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3 Reasons Why Your Website Is Down (And Could Be Lost Forever)

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Your business knows who to pay to keep the lights on and who to call when the printer is out of toner. But few know the three most important services that keep websites live. Your page is your digital marketing tool, lead generator and online store. It’s a part of your success and it’s crucial to how your business operates.   These are the three most common reasons your website can be lost to the world of complicated web dilemmas – don’t stress, we’re here to help.  


  1. Hosting
You need to know your hosting providers name and who is listed as the primary contact. This is critical. If a former employee is listed as the main contact, you may not be getting the renewal emails, resulting in a loss of your hosting resources. The hosting company will take down your website, having not received the renewal payment, and you’ll be left high and dry. This scenario may sound silly. But it’s a common one we see time and time again. If you’re unsure on who hosts your website, try visiting www.whoishostingthis.com.


  1. Domain Name
Your domain name is your website address – e.g. www.mywebsite.com.au. This address is registered with a domain name provider, which requires you to pay an ongoing registration fee. If nobody pays the renewal, then your site will go offline. Even worse, if the domain name is not registered in your name, email address or ABN, you’re going to have a difficult time resolving this problem. Stop and think about the creation of your website: did you register your domain name yourself? Or did a tech savvy friend do this for you a long time ago? Hopefully you’re still in touch. Go to www.whois.com.au/whois/ to find out who registered your domain name and the provider it’s registered with.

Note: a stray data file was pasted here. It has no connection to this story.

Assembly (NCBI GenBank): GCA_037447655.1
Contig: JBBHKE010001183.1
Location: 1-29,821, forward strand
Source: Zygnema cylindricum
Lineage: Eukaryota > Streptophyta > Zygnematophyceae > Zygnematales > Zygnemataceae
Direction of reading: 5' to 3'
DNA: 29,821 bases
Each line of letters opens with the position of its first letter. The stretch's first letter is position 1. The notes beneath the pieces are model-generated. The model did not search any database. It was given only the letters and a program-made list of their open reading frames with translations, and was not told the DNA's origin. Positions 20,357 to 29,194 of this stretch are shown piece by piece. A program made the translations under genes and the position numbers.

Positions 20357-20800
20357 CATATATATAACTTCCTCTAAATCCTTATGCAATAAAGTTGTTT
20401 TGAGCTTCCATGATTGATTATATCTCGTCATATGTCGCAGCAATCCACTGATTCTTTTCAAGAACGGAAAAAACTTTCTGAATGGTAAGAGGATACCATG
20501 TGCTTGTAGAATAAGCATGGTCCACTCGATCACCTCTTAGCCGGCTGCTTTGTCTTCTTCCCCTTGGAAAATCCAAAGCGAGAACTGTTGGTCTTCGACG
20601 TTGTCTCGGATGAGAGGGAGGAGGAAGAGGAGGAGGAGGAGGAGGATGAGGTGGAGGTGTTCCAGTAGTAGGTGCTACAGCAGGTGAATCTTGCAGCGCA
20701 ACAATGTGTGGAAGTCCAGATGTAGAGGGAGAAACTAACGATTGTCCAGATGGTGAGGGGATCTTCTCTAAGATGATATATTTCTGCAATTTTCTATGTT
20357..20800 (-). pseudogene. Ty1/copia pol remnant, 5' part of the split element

1. Domain Name Servers (DNS)
Not commonly mentioned when people talk about setting up a website, a DNS service points your domain name to the server your website is on. It does this by translating your domain name to the Internet Protocol (IP) address of the server. The important thing to know is that this service is commonly provided by your hosting or domain name provider, but in some cases, it’s with a third party. Start by asking your hosting provider if they manage your DNS. If it’s not with them, they will have the technical know-how to advise or point you in the right direction.  

Too complicated?  

Dealing with this situation is fussy and pretty confusing, but this process is critical to the health of your website. Don’t push this task to the back of the pile.   Most of these services only offer a one or two year agreement before they require you to renew again, so check when your renewal is due to come around (preferably after reading this blog post – you’ll thank us later, we promise).  

Final lesson  

Record the information where others in your business can access it. The last thing you want is to have one person in control of these details and for them to be unavailable when your site goes down.   Every web professional knows that websites only go offline in the most inconvenient times. They always wait for staff to be on holiday or the day you launch an online promotion. It’s your websites way of saying BAZINGA!                    
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